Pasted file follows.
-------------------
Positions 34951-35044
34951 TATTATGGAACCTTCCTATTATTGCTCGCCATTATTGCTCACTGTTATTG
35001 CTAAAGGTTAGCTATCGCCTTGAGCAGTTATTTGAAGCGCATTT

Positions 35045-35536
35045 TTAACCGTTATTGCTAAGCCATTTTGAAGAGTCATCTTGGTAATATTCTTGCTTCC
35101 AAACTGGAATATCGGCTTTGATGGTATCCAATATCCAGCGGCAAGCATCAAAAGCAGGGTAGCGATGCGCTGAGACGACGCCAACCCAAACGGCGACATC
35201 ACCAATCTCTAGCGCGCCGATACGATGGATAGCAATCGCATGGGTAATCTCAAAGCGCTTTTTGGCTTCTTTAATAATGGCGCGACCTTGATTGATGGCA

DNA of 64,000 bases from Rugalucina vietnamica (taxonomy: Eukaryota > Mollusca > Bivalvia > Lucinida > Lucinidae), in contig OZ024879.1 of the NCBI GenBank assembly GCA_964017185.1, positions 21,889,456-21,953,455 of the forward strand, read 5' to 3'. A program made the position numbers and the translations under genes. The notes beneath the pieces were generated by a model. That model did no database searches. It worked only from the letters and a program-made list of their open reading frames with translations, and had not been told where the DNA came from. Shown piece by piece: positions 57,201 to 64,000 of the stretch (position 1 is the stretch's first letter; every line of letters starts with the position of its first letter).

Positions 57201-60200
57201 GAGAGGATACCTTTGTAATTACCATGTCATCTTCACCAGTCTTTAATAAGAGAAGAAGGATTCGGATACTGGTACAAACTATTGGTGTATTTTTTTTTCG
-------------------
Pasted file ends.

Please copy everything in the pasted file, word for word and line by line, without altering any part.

Positions 34951-35044
34951 TATTATGGAACCTTCCTATTATTGCTCGCCATTATTGCTCACTGTTATTG
35001 CTAAAGGTTAGCTATCGCCTTGAGCAGTTATTTGAAGCGCATTT

Positions 35045-35536
35045 TTAACCGTTATTGCTAAGCCATTTTGAAGAGTCATCTTGGTAATATTCTTGCTTCC
35101 AAACTGGAATATCGGCTTTGATGGTATCCAATATCCAGCGGCAAGCATCAAAAGCAGGGTAGCGATGCGCTGAGACGACGCCAACCCAAACGGCGACATC
35201 ACCAATCTCTAGCGCGCCGATACGATGGATAGCAATCGCATGGGTAATCTCAAAGCGCTTTTTGGCTTCTTTAATAATGGCGCGACCTTGATTGATGGCA

DNA of 64,000 bases from Rugalucina vietnamica (taxonomy: Eukaryota > Mollusca > Bivalvia > Lucinida > Lucinidae), in contig OZ024879.1 of the NCBI GenBank assembly GCA_964017185.1, positions 21,889,456-21,953,455 of the forward strand, read 5' to 3'. A program made the position numbers and the translations under genes. The notes beneath the pieces were generated by a model. That model did no database searches. It worked only from the letters and a program-made list of their open reading frames with translations, and had not been told where the DNA came from. Shown piece by piece: positions 57,201 to 64,000 of the stretch (position 1 is the stretch's first letter; every line of letters starts with the position of its first letter).

Positions 57201-60200
57201 GAGAGGATACCTTTGTAATTACCATGTCATCTTCACCAGTCTTTAATAAGAGAAGAAGGATTCGGATACTGGTACAAACTATTGGTGTATTTTTTTTTCG